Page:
The way to talk about the Biden administration and climate is two very stark truths. He has done very little and hasn't even [signed] any major legislation, yet he's already done more than any president when it comes to tackling the climate crisis. — Evan Weber, the political director for youth climate group Sunrise Movement
The way to talk about the Biden administration and climate is two very stark truths. He has done very little and hasn't even [signed] any major legislation, yet he's already done more than any president when it comes to tackling the climate crisis. — Evan Weber, the political director for youth climate group Sunrise Movement

It's now crystal clear that the decisions we make this year are going to decide whether there's a livable planet for [my] kids. — Democratic Sen. Chris Murphy of Connecticut
It's now crystal clear that the decisions we make this year are going to decide whether there's a livable planet for [my] kids. — Democratic Sen. Chris Murphy of Connecticut

As the climate crisis worsens in the US, pressure for action from Biden and Kerry grows
Many of President Joe Biden's climate provisions were either whittled down or stripped out of a $1.2 trillion bipartisan infrastructure bill the Senate passed on Tuesday, at the same time Biden's climate envoy, John Kerry, is trying to secure climate commitments from other nations in preparation for a major UN conference in November.

Global leaders will meet in Glasgow, Scotland, to commit to reducing greenhouse gas emissions -- but officials say the success of the summit will hinge on what can be achieved in Washington. Democratic lawmakers note that most of the work has yet to be done, and much of it falls to Congress.

"I give [the administration] generally very good marks, but with the huge caveat that most of the heavy lifting is still ahead of us," Democratic Sen. Sheldon Whitehouse of Rhode Island told CNN. "Glasgow is still ahead of us, reconciliation is still ahead of us, most of their regulatory work is still ahead of us."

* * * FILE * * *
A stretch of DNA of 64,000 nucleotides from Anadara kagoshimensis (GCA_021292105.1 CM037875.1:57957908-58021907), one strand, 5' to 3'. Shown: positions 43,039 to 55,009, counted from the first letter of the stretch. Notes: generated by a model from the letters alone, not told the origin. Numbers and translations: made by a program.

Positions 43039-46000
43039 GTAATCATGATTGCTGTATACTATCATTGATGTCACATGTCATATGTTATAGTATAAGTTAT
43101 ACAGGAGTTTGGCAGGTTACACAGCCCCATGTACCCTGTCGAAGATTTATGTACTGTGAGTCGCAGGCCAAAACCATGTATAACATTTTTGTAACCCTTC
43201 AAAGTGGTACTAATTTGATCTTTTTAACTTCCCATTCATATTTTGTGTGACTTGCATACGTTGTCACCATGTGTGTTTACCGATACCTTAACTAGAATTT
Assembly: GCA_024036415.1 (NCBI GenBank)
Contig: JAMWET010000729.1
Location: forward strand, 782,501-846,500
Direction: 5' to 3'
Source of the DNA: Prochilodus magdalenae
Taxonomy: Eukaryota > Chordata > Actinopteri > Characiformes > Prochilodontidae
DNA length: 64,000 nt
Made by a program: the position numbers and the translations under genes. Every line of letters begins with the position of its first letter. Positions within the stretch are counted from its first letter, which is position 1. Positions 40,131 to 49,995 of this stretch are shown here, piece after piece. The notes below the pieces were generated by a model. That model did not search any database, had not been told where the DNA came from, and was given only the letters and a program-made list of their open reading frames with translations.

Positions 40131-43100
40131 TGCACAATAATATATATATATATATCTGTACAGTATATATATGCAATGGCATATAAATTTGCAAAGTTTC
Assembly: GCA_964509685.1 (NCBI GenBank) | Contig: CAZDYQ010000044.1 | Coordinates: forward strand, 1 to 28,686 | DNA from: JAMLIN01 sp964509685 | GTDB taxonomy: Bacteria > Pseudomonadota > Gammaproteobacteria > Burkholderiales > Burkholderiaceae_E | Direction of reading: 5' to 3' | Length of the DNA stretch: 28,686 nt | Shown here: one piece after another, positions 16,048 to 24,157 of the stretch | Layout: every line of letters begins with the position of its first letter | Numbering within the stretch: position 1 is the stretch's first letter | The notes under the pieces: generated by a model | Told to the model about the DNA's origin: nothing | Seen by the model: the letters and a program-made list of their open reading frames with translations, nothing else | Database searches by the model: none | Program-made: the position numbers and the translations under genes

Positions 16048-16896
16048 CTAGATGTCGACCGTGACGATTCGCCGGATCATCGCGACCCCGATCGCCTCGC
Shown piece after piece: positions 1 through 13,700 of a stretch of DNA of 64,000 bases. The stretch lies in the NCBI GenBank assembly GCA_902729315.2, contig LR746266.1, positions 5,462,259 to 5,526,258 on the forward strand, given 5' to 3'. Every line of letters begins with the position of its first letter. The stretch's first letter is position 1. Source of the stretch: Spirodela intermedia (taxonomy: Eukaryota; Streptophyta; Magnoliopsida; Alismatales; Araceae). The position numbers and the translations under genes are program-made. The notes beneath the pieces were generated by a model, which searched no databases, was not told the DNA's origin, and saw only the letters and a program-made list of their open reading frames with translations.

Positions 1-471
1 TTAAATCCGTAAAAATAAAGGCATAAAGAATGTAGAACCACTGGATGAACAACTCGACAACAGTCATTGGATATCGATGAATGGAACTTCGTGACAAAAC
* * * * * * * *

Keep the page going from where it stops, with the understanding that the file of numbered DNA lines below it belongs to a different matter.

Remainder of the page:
The timeline is consequential for Kerry's work; four years of inaction from the Trump administration made other nations skeptical that the US can keep its word on climate. White House officials say the US must show major progress on Biden's decarbonization goals at Glasgow to regain its international credibility.

The last, best hope for legislative action on climate now falls to a $3.5 trillion budget reconciliation bill, which Congress will start work on later this month.


... In around seven months in office, Biden has appointed a domestic climate czar, Gina McCarthy, canceled the Keystone pipeline permit, greenlit several offshore wind projects that languished under the Trump administration and rolled out executive orders aimed at increasing US electric vehicle sales.

After reentering the US in the Paris climate accord in January, he laid out an aggressive target to attempt to stabilize a rapidly warming climate: cutting US greenhouse gas emissions by 50 to 52% relative to 2005 levels by 2030.

... "The way to talk about the Biden administration and climate is two very stark truths," Evan Weber, the political director for youth climate group Sunrise Movement, told CNN. "He has done very little and hasn't even [signed] any major legislation, yet he's already done more than any president when it comes to tackling the climate crisis."

... The need to act on climate was underscored Monday by the UN Intergovernmental Panel on Climate Change, which reported fossil fuel emissions are warming the planet much faster than expected, causing already irreversible impacts. The report lays out why fossil fuel emissions need to be cut quickly to keep global temperatures around 1.5 degrees Celsius above pre-industrial levels.

"It's now crystal clear that the decisions we make this year are going to decide whether there's a livable planet for my kids," Democratic Sen. Chris Murphy of Connecticut told CNN.
Read the full article: https://www.cnn.com/2021/08/14/politics/biden-kerry-climate-change/index.html